Book reviews now featured on this blog and in Review of Social Economy
The way book reviews are published by the ASE is changing in order to make them more valuable in terms of insight and timeliness! The following is from the book review page, under Review of Social Economy, at the ASE website:
Book reviews have for a long time been a feature of the Review of Social Economy, an official journal of the Association for Social Economics. But in the 21st century, book reviews published in journals are not of the same value as they once were, given increasing use of the internet for disseminating information about new books and hosting discussions about them. As a result, the Review has changed its procedures for book reviews in two ways to keep up with the changing times.
1) RoSE will continue to publish some book reviews, but we aim to shift to analytical reviews of 2 – 4 books. This type of review can integrate discussion of an emerging area of economic research with an overview and comparison of important, recently-published books in the field. Examples could include books on the financial crisis or books on the relevance of the capabilities approach for development research. Books can be selected from those available for review and/or combined with other important books on the same theme. Prospective reviewers should contact Deb Figart with ideas for topics to be covered and books to include. Reviews of this type should be around 3,500 – 5,000 words in length, depending on the number of books included.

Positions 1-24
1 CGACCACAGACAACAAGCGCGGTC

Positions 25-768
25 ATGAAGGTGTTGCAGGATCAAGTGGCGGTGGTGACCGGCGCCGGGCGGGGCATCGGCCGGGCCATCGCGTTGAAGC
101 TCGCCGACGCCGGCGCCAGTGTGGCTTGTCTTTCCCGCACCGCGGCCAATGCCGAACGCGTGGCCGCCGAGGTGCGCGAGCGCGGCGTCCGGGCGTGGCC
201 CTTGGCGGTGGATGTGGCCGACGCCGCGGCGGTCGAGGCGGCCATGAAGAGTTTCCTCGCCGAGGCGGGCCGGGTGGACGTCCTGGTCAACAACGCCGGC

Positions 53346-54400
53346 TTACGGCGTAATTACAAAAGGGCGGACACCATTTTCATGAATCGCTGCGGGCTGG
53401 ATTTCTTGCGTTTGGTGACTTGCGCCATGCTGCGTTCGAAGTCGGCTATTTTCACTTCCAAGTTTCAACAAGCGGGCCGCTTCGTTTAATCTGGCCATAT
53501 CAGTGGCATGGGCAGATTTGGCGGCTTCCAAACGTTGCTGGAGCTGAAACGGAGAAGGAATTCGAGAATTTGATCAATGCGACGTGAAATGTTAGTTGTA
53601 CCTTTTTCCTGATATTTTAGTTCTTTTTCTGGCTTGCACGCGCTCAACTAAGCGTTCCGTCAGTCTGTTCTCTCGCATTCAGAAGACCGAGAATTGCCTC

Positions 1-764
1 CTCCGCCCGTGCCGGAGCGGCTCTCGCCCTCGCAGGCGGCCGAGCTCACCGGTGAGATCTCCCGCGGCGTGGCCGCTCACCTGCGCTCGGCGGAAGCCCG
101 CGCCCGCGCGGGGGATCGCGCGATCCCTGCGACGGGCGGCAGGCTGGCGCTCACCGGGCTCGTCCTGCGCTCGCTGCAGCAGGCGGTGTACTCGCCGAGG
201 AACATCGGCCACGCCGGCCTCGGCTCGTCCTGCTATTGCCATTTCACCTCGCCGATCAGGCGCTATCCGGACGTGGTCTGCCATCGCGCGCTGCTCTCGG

All book review essays must be completed in 6–9 months and emailed as an MS Word document to Deb.Figart@stockton.edu. Your email should also include your email and postal addresses, and a 75-to-100 word biographical note for the “Contributors” page of the Review.
2) Instead of being published in RoSE, reviews of single books will now be posted in the blog portion of the ASE website: http://www.socialeconomicsblog.org. The form of such reviews will not change; they are still expected to be well-written pieces of approximately 1,000 words. By posting them to the website, we will be able to bring new books to the attention of social economists in a far more timely way and provide a platform for lively exchange of ideas about new work in the field. As in the past, consult the list of recently received books posted here or contact RoSE co-editor Deb Figart if you are currently reading another book that you think would be relevant for social economics.